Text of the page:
Former Manchester United youth team coach Eric Harrison was, along with Bryan Robson, Ron Atkinson's greatest signing. Harrison died near Manchester on Wednesday aged 81 after a long battle with dementia. His Class of '92 protegees, from the greatest crop of players he produced visited him at home during that time, their respect for him absolute.
Harrison led United to Youth Cup victories in 1992 and 1995 and Gary Neville paid him this tribute: "We've lost our mentor, our coach and the man who made us. He taught us how to play, how to never give up, how important it was to win your individual battles and what we needed to do to play for Manchester United Football Club. Eric, we owe you everything."
Harrison was a tough Yorkshireman who'd played professional football in England's fourth tier and non-league with Halifax Town, Hartlepool United, Barrow, Southport and Scarborough. It was as a coach that he found more success, first working with youngsters at Everton and then more famously with Manchester United.
He was definitely old school "Eric was from Halifax like me, which meant he was harder on me," recalls former youth teamer Richard Irving. "He'd tell me that I couldn't head a bus queue, that I should have been a hurdler because I jumped every tackle."
Former player, Billy Garton, no shrinking violet himself, remembered that everyone was scared of him. "He was a great coach but he ruled with an iron fist and that was his style, but I couldn't see a method in his madness at the time. I went head to head a few times with Eric. He was fighting material and he wanted you to be like that too," said Garton.
He later said that he did things on purpose because he felt it was character building; that he was teaching you about life as well as football. Eric would make you feel so small sometimes that I'd go home and cry. There were times when I thought that he didn't rate me as a player or a person. He was talking to all the young lads at the Cliff one day and he caught me looking across to where the first team were training. He slaughtered and ridiculed me, saying, 'You're a f--- millions miles from that. You keep your eyes on me, you w-----.'
Other players, like Clayton Blackmore, agreed. "Everyone talks about Alex Ferguson being a tough character and a bad loser, but Eric was even worse. I was so scared of him that he nearly broke me one Christmas. I was close to thinking, 'I don't need this, I'm going to go home.' He was being aggressive all the time and in one session we were training in the snow, just running everywhere. It was more like army training, when I just wanted to play football," said Blackmore.
"Eric kept telling me that I had to challenge more when I played. I'd always try to nick the ball off people rather than win it, but that wasn't for Eric. I'd had enough, but I didn't go. The fear factor was daft, though. When I had the flu I didn't dare tell him. We were training in the big gym and it was freezing. My eyesight was going blurry and I finally told Eric how I felt. I was out for two weeks."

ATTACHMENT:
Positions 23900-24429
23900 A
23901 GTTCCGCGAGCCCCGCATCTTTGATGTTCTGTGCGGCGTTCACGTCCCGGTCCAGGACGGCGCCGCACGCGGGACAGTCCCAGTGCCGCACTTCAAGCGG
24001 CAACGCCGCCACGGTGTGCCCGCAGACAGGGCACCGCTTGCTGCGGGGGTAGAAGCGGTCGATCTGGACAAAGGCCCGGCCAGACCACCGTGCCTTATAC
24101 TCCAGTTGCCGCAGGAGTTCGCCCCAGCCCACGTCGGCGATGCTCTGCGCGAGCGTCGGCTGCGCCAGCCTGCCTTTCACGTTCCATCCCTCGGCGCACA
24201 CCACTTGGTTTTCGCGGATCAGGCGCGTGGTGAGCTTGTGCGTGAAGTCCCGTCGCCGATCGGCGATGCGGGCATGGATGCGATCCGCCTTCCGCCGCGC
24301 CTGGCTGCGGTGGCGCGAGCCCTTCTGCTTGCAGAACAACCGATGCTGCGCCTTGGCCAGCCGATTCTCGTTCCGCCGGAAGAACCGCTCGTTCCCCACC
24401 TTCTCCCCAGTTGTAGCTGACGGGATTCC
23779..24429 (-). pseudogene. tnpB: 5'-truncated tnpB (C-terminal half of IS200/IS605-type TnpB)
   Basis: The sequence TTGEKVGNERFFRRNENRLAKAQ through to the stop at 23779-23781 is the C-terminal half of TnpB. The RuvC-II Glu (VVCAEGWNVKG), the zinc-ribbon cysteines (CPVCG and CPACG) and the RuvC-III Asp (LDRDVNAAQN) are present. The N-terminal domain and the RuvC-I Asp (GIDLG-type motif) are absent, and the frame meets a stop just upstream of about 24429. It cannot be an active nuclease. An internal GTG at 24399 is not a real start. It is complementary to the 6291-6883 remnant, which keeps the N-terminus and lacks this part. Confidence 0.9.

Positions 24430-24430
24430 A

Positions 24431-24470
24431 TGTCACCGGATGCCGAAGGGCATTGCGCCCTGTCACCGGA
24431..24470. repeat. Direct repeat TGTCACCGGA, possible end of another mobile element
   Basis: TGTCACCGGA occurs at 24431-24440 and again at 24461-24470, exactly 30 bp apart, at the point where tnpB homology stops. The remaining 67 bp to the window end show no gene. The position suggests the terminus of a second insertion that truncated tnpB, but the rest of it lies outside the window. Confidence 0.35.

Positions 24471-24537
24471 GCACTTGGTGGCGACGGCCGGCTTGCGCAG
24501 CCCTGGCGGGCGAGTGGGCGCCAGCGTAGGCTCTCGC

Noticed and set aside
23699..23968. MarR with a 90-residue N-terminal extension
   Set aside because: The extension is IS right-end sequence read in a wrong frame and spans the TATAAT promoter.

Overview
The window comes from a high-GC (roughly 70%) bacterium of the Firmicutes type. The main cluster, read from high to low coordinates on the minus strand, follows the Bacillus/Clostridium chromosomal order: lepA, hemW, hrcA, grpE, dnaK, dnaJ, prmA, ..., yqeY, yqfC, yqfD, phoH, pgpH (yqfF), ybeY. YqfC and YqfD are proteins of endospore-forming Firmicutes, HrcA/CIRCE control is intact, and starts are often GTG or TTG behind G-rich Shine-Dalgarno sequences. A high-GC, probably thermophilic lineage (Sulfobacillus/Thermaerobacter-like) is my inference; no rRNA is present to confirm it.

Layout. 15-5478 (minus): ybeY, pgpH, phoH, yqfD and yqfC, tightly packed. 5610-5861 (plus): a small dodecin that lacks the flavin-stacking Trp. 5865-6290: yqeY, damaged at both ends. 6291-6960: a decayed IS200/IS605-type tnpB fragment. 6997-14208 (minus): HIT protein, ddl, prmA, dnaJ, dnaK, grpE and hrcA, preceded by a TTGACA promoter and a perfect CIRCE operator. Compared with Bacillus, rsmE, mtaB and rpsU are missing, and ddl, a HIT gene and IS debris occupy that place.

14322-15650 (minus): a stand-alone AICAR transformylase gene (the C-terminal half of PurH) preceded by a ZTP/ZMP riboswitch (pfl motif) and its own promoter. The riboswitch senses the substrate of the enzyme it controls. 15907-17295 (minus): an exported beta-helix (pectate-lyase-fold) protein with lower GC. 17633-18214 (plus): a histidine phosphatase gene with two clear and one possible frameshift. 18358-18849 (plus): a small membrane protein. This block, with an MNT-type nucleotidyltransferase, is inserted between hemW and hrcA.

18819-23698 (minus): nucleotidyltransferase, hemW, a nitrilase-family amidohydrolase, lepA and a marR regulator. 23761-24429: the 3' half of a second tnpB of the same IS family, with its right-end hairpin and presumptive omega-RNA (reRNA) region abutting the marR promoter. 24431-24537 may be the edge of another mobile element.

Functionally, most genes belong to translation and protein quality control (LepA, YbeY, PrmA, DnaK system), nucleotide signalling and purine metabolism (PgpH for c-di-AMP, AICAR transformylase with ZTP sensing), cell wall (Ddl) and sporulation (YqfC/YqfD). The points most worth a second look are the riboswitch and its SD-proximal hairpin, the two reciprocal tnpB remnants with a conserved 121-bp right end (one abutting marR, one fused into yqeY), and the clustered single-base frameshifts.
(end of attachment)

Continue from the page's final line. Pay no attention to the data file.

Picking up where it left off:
One of Harrison's more unusual ideas did suit Blackmore. "Eric decided to give us a test by telling us that we were to play a game of rugby in the snow. The Welsh lads loved the idea because we knew we would sort the English lads out. We had a game. And we sorted them out!"
Despite the tough treatment, Blackmore respected Harrison. "Being hard was his way of making us stronger and I learned a lot from Eric. We did well too, reaching the final of the FA Youth Cup in 1982 where we lost 7-6 to Watford over two legs and extra time."
Norman Davies, the former United kit man who had been on the bench with many managers, said that Eric was the maddest person he'd worked with, but that didn't stop United's new manager from recognising his qualities. Harrison had been in charge of United's youth system for five years when Sir Alex Ferguson took over. He was one employee of the old regime who he decided to keep.
"When Sir Alex took over he wanted a vibrant new system," recalled Harrison, "I thought he was having a go at me personally, so I got a bit prickly and said: 'what do you mean? We've had Mark Hughes through, Norman Whiteside, Graeme Hogg'. He looked at me with those steely eyes and said: 'Well, that's OK but I want more'. I said: 'get me more good young players into the system and I'll get them into the first team for you.'
The number of United scouts increased dramatically as Harrison responded to Ferguson's promise. "All over Britain, we swamped the place. Plus -- and this was really important -- he brought Brian Kidd in to sort things out locally."
Harrison soon found that, once he trusted them, the manager was willing to back a colleague. "I admit the structure wasn't too clever. For instance, we trained in the gym at the Cliff and I remember counting one day and there were 48 boys in there and there was just myself and Brian to organise them. Crazy. Brian and I looked at each other and were flabbergasted. I said to him, 'we've no chance.' So I said to Alex: 'What do you expect us to do here?' He just said to us: 'Whatever you need, whatever it takes'. He made sure we got it. From the word go."
Harrison retired from United in 1998 to spend more time with the Welsh national team and was a regular visitor at Old Trafford for many years after.
Many today agree with Ron Atkinson's verdict that "he might never have featured in a back page headline in his life, but Eric was a coach whose contribution to United should not be underestimated."